Built-in flight stabilization, with beginner and advanced modes, allow any skill level of pilot to experience the nimble, action packed experience of a racing drone. Its compact size, protected blades, and durable construction make it safe to fly indoors.

While in the air, pilots can seamlessly navigate through any obstacle with an optimized, all-digital, low latency HD video downlink. Additionally, pilots can record and share their best racing moments in high resolution 1080p at 60fps. If pilots do catch an obstacle, ‘Flip-Up’ mode automatically uprights the downed HD Racer to maximize flying and minimize downtime.

Firebird FPV

Firebird FPV provides a fully immersive real-time outdoor flight experience, allowing the user to fly as if they were in the cockpit of a real airplane.

The lightweight fixed-wing design extends the flight time to 30 minutes, which allows users to experience the true nature of piloting an aircraft in one continuous journey. Whether soaring the open sky or performing acrobatic maneuvers including inverted flight, rolls and loops, the Firebird FPV elevates the senses for new and experienced pilots alike.

Its operation is simple and easy to fly at any skill level. Pilots can enable Safety Mode to remove all concern of flying too low by making it impossible to descend below the set floor altitude. Pilots will also appreciate Return Home, Geo Fence and Auto Landing capabilities of this easy-to-use fixed wing aircraft.

Categories: Photo News

Canon accidentally shared a composite photo shot with a Fuji all over social media

Thu, 01/11/2018 - 07:30

Well... this is awkward. Fstoppers has caught Canon Italy and Canon Spain sharing a photo all of their social media accounts—Facebook, Twitter, and Instagram—the majority of which wasn't even taken with a Canon camera. In fact, it was shot using a Fuji X-T1, by popular landscape and travel photographer Elia Locardi.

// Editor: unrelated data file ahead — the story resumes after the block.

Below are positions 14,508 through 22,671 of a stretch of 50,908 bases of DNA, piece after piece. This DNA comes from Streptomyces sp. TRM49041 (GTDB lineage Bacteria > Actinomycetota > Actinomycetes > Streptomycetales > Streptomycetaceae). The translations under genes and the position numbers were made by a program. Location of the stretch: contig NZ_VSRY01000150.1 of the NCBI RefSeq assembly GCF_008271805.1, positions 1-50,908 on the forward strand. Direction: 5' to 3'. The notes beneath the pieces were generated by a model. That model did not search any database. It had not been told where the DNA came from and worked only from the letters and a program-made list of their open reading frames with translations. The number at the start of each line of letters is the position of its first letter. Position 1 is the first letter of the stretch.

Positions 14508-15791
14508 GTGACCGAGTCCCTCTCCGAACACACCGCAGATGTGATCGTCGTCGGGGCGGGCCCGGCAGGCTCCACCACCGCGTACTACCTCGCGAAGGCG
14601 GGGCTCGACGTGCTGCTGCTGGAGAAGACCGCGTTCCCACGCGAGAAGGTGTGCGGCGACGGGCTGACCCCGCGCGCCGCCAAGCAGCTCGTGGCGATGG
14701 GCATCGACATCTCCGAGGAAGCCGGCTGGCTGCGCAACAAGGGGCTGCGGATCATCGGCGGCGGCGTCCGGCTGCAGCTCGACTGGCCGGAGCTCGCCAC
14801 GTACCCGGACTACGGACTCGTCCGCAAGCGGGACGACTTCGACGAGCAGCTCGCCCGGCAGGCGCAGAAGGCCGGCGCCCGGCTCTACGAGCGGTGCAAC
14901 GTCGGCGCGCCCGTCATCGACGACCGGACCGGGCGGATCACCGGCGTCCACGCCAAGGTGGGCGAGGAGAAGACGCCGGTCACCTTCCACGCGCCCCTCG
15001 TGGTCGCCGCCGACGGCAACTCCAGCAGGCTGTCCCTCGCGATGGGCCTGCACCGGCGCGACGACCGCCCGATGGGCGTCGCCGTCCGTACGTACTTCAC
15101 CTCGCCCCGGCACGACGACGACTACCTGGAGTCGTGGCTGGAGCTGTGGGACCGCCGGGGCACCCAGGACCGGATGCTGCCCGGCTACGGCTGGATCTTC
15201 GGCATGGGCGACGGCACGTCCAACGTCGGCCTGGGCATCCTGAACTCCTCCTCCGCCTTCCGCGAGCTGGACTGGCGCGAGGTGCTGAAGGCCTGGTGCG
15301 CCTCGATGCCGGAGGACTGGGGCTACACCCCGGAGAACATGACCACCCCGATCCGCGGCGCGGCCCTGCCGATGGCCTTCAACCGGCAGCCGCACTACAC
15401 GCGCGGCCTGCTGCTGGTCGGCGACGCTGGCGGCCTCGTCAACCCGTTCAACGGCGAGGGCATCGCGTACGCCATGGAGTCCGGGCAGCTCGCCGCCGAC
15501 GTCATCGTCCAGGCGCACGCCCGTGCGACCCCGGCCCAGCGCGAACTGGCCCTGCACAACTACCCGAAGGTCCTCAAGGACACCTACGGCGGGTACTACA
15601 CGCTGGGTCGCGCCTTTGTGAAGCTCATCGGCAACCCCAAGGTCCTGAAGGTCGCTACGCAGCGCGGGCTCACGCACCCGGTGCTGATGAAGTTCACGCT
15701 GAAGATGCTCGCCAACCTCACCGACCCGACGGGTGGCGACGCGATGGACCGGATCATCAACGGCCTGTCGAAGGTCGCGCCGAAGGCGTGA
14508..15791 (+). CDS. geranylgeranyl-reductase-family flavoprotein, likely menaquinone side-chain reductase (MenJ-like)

You can compare the two photos for yourself below, but there is little doubt that large parts of Elia's photograph were used to create the one Canon shared:

The original photo, captured by Elia Locardi. Used with permission. The image Canon Italy and Canon Spain have shared all over social media.

As you can see the entire sky, parts of the water, and some foreground elements as well were lifted directly from Elia's original. In fact, as Fstoppers points out, there's even a few-pixel-sized bird in Elia's photo that was copied directly into the new shot.

We spoke to Elia this morning, and he told us that after a bit of sleuthing he was actually able to uncover the source of the image: a royalty free photograph on Unsplash that was allegedly taken in October of 2017 with a Canon 1D Mark IV. Elia has asked that we not "out" the photographer, but you can see the EXIF data in this screenshot:

From there, it doesn't take an advanced degree to figure out what happened. A social media team at Canon Europe took to Unsplash to find a royalty free picture to share. They probably searched for "Canon 1D Mark IV" and "Italy," and when they stumbled across this shot they had no idea that it was, in fact, not a single image but a composite of (at least) two photos... one of which was taken with a Fujifilm camera.

It's embarrassing, sure, but probably an honest mistake. As of this writing, the post is still live on Canon Italia and Canon Estana's Facebook and Instagram accounts, but we don't expect that to last much longer as this story gains traction in the blogosphere.

The photo as seen on the Canon Italia Instagram account this morning.

We've reached out to Canon for comment, and will update this post if and when we hear back.

Categories: Photo News